One of the criteria that I apply is based on the "general" loan-amount to repayment period. This was based on the following thoughts:
- The loan amount is in general directly related to the amount of extra revenue a business can make. Too much money can be risky, while too little money won't make enough of an impact. Generally, I am looking for a loan that will allow the entrepreneur to increase revenue at least by a factor of 2-3x the loan amount over the repayment period .
- Generally, I'd want revenue to be such that it will allow the borrower to repay about $100 per month in principal.
And then I ran into a problem. As I didn't have any loans in Nicaragua, I was looking to add one. However, the loans available there, all through Prisma Microfinance, have a payback period that is about double of what I would expect.
So I emailed Kendall Mau, Prisma's CEO. And he was more than happy to converse with me on the topic. Here is an extract of his take on this:
Ramón: "The main reason for my concern is the ability for a small amount to really make a difference for a borrower. I assume that, due to Kiva rules, a micro-entrepreneur can only have 1 loan at a time. If a loan (for example) allows the borrower to sustainably increase revenue 3x the loan amount, the growth of the business is limited by 3x$nnn over the loan period. Alternatives would be to loan more over the same period (risky) or pay back quicker. Then, the borrower could qualify for another loan, which would allow them more growth in a shorter period."Well, let's say this. For me, now two of my 11 loans are through Prisma: one in Honduras, and one in Nicaragua. If Kendall can base his entire MFI's business on this principle and still make a social impact, I can support him in that with a few loans.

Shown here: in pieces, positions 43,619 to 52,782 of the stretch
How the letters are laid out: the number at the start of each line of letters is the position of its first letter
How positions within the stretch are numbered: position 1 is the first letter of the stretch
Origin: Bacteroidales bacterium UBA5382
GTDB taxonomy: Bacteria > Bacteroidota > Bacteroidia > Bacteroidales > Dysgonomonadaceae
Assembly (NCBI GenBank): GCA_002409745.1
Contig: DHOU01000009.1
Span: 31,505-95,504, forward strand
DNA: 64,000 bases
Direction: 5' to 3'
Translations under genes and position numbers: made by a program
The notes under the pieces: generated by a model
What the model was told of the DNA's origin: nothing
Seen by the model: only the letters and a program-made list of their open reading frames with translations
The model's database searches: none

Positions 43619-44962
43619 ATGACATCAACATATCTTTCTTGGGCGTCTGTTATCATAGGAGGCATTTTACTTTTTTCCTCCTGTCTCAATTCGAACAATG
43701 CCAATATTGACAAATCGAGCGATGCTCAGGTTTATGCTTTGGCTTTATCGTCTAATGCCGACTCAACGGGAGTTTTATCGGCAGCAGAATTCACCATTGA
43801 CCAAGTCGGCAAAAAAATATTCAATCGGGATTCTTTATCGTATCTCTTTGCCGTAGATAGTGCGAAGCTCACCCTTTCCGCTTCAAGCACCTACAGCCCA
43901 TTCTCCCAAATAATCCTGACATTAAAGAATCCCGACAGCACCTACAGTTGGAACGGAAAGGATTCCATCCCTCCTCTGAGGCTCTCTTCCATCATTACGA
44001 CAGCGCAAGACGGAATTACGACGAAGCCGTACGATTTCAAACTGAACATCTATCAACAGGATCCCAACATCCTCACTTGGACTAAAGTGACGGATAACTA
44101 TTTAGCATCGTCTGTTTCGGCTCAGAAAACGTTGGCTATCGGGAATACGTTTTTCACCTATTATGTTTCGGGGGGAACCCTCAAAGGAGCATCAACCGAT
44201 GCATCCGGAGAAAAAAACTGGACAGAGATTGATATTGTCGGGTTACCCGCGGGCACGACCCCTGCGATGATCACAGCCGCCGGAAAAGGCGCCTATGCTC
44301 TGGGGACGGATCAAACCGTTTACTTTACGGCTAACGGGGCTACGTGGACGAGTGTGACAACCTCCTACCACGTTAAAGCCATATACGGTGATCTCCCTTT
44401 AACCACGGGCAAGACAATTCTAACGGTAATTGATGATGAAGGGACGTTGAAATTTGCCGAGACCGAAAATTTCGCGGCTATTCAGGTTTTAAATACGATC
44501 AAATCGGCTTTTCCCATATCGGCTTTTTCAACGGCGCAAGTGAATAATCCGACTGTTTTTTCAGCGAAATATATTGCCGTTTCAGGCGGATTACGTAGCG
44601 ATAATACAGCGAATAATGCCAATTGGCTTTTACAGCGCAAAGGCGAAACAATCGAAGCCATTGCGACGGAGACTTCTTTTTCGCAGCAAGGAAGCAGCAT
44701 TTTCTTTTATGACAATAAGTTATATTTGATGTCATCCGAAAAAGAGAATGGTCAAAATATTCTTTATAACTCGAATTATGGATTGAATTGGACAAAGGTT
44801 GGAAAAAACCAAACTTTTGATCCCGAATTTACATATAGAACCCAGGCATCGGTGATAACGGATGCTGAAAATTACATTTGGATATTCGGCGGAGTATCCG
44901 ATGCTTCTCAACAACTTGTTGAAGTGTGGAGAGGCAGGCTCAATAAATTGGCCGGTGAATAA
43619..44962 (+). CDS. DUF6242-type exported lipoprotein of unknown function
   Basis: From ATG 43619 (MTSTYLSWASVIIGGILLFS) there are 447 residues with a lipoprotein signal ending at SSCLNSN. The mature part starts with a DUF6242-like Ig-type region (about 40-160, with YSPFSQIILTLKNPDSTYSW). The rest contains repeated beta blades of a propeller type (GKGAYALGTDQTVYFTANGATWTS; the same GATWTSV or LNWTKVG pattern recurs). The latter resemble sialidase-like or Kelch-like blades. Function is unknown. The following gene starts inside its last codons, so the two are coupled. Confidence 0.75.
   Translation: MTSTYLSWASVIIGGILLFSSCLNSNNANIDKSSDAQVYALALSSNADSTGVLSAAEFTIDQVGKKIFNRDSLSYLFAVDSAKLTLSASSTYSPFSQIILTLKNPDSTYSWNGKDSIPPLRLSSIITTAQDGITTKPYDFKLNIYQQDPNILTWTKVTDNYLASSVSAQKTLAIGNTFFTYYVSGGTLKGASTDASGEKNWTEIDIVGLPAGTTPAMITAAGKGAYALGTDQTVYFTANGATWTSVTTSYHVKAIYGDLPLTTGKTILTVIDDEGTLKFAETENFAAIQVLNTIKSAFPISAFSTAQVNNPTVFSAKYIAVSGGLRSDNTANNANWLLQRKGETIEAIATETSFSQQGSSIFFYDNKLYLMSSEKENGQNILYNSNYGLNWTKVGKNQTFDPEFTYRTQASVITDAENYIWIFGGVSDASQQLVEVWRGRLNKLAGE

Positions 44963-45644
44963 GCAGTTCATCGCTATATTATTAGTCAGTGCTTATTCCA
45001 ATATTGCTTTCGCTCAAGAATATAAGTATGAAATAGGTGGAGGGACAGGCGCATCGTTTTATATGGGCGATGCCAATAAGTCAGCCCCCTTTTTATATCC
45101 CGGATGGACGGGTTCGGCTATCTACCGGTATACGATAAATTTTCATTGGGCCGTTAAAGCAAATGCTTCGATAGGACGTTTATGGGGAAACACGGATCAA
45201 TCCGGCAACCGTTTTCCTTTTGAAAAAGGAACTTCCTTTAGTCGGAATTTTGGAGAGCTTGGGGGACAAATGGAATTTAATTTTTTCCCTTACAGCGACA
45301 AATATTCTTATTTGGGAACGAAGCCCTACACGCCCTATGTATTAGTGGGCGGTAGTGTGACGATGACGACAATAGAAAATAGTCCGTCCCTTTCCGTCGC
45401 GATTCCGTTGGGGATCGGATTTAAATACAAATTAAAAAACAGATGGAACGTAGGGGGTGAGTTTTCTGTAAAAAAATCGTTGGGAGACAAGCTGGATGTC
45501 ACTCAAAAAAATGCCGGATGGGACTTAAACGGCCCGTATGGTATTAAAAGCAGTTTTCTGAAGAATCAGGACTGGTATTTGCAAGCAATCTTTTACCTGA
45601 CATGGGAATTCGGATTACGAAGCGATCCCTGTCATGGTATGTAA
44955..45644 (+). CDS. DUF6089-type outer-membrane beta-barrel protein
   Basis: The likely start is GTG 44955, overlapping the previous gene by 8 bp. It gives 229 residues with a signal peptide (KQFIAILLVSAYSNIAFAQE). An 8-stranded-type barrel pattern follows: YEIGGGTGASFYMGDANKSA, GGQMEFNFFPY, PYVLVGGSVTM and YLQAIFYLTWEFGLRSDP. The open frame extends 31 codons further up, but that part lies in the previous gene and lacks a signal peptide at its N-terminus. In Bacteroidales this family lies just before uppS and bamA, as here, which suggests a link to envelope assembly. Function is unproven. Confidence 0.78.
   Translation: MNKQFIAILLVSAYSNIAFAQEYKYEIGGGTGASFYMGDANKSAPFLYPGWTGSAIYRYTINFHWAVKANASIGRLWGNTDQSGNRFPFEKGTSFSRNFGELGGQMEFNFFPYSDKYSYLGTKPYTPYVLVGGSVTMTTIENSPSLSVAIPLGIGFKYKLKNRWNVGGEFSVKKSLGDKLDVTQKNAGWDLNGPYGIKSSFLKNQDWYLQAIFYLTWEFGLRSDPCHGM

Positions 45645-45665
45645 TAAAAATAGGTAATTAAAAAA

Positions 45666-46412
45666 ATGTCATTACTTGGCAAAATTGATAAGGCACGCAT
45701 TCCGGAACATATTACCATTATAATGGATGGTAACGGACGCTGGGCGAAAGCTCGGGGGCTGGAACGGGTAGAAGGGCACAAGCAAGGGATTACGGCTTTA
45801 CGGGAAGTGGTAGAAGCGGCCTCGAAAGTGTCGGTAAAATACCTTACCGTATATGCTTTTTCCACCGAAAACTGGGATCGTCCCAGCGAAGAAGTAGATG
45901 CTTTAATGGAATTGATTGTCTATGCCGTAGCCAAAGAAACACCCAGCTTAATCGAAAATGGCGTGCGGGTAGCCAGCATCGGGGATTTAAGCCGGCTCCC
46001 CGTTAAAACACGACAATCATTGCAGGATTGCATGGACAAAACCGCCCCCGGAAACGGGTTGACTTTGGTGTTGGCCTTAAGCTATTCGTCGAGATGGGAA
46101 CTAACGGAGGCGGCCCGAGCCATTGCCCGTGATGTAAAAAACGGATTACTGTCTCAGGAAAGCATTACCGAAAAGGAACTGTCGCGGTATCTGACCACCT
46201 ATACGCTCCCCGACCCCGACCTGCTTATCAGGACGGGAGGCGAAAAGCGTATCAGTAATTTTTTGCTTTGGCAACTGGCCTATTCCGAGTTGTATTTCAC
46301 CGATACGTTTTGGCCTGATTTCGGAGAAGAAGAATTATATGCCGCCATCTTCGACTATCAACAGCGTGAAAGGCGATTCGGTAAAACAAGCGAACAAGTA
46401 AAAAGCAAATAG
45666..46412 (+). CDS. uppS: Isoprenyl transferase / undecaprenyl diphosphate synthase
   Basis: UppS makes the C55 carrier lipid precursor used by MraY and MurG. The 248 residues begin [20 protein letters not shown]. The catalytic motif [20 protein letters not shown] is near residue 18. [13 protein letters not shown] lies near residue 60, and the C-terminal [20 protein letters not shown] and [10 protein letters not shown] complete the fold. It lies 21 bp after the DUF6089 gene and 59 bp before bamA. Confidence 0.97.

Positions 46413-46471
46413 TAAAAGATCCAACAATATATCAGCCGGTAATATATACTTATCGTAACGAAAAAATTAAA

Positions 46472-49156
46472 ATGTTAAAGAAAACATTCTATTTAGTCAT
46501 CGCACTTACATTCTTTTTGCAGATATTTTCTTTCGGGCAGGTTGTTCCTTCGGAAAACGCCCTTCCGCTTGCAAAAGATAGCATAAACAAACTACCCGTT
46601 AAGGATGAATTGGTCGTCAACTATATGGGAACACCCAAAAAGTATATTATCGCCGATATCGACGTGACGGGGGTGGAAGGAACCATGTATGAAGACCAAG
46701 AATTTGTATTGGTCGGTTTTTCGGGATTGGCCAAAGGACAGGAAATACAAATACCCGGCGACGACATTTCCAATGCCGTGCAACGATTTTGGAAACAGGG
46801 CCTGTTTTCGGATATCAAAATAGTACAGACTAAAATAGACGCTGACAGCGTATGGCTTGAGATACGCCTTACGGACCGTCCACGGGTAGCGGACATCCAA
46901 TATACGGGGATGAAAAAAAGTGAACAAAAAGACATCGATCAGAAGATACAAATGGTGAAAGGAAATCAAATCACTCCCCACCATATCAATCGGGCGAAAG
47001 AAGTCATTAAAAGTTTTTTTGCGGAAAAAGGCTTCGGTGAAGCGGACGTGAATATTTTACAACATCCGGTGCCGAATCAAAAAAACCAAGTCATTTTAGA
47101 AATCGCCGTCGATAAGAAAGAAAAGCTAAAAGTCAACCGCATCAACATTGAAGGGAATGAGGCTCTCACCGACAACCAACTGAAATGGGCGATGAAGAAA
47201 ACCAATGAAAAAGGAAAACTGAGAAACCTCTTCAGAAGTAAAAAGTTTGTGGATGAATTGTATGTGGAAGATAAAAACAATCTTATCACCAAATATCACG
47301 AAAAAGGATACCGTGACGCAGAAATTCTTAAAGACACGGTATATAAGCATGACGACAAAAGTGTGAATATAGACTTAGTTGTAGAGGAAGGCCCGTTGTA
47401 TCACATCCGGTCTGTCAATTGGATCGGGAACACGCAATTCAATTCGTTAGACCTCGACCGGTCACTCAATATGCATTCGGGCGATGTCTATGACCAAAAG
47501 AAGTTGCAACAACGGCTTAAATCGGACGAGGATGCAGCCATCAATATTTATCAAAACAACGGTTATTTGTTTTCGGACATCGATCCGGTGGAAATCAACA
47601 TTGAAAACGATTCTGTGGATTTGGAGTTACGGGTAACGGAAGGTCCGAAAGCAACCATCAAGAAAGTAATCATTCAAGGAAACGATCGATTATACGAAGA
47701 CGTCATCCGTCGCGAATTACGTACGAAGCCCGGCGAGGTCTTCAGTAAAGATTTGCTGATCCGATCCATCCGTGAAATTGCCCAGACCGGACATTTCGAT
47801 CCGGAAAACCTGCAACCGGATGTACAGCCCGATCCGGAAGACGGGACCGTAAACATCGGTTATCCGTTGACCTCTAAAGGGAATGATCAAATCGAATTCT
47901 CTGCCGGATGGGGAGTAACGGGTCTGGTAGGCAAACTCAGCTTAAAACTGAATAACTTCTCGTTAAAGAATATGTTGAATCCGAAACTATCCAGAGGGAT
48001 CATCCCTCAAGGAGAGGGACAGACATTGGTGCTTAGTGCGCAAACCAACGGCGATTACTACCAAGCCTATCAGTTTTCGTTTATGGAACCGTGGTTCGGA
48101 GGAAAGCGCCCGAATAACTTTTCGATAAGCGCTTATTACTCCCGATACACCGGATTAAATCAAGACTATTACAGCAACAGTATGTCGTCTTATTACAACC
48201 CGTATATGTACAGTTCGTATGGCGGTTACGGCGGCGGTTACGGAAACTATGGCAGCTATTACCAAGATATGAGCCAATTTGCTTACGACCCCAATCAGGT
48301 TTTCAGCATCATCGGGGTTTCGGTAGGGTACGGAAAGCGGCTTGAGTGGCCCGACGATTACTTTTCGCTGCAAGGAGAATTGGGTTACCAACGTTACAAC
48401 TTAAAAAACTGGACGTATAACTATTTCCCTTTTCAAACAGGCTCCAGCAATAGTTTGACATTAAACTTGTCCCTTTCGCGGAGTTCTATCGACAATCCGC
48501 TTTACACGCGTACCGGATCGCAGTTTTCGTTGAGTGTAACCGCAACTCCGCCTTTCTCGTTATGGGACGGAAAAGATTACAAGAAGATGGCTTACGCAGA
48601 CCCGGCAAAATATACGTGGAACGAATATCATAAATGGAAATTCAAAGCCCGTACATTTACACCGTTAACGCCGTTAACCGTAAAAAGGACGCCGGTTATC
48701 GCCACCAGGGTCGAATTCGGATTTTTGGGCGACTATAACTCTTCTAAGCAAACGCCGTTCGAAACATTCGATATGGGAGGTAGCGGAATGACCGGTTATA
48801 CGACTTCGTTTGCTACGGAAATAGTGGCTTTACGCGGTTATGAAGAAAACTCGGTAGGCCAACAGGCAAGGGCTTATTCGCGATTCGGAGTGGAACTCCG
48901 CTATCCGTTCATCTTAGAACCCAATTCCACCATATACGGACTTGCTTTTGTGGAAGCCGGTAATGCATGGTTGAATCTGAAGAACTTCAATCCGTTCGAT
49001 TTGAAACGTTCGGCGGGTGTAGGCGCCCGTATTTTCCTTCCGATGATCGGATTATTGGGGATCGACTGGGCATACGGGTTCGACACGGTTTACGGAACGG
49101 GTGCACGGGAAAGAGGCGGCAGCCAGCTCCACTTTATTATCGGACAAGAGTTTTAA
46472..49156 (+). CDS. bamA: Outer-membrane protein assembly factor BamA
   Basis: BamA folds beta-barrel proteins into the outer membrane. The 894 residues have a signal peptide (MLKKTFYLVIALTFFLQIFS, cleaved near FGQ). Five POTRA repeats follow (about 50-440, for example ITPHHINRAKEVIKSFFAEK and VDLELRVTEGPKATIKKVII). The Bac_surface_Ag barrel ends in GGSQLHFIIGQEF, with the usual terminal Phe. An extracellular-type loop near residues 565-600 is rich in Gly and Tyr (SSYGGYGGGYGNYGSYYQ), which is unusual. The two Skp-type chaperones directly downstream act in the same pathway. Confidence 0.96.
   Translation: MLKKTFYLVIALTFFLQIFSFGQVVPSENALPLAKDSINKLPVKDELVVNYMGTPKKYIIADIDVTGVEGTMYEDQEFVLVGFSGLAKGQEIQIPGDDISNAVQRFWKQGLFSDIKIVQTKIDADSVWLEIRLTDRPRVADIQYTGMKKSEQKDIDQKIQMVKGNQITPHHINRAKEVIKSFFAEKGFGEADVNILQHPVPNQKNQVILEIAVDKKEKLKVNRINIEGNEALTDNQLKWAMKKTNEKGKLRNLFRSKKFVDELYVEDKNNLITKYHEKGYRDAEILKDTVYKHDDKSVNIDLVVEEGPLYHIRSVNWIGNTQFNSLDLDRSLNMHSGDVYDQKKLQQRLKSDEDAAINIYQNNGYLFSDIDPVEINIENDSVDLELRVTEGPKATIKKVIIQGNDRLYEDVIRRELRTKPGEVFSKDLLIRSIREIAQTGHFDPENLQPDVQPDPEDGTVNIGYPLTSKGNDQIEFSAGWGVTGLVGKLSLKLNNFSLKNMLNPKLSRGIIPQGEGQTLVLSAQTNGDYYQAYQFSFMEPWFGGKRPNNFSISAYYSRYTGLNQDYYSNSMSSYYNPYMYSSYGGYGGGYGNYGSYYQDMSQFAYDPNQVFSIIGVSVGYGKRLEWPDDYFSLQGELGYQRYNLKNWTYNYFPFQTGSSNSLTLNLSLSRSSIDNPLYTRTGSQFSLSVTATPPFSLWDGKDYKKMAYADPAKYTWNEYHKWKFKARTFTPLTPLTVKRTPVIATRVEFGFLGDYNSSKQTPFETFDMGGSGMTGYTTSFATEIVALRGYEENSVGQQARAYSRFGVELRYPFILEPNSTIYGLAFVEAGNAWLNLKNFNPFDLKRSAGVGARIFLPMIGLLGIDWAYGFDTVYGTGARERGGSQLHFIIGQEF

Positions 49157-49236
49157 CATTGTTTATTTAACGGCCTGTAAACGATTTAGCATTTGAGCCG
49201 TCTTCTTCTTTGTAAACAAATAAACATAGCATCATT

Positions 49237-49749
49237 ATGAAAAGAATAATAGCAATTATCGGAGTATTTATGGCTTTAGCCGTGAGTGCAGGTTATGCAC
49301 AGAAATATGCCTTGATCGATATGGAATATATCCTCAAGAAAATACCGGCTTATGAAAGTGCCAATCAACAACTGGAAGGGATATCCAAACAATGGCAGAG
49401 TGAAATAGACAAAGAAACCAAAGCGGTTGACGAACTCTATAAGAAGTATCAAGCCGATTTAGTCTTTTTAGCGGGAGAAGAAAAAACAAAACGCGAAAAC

Kendall: "I had this same thought, but my borrowers told me my theoretical thinking was not correct. If you make them payback faster, you are taking away the capital that they need to buy the materials and grow the business. This is why I see so many competitors out there giving really short loans, asking for payment every week or even days. The poor borrower isn't even putting the materials into use to produce the necessary income. If you're already having to payback substantials parts of the principal of the loan, you've stripped away the whole purpose of the loan. This is why we choose to give them longer paybacks to earn enough money to get ahead.
"I'm also an international consultant in the field. I was doing a project in Azerbaijan last year. They couldn't figure out why the borrowers were not improving financially. I looked at their loan fund and found that they were requiring such short payback periods that the poor borrowers didn't even have time to get the money working. Once we adjusted the payback periods, the borrowers were able to realize more revenue."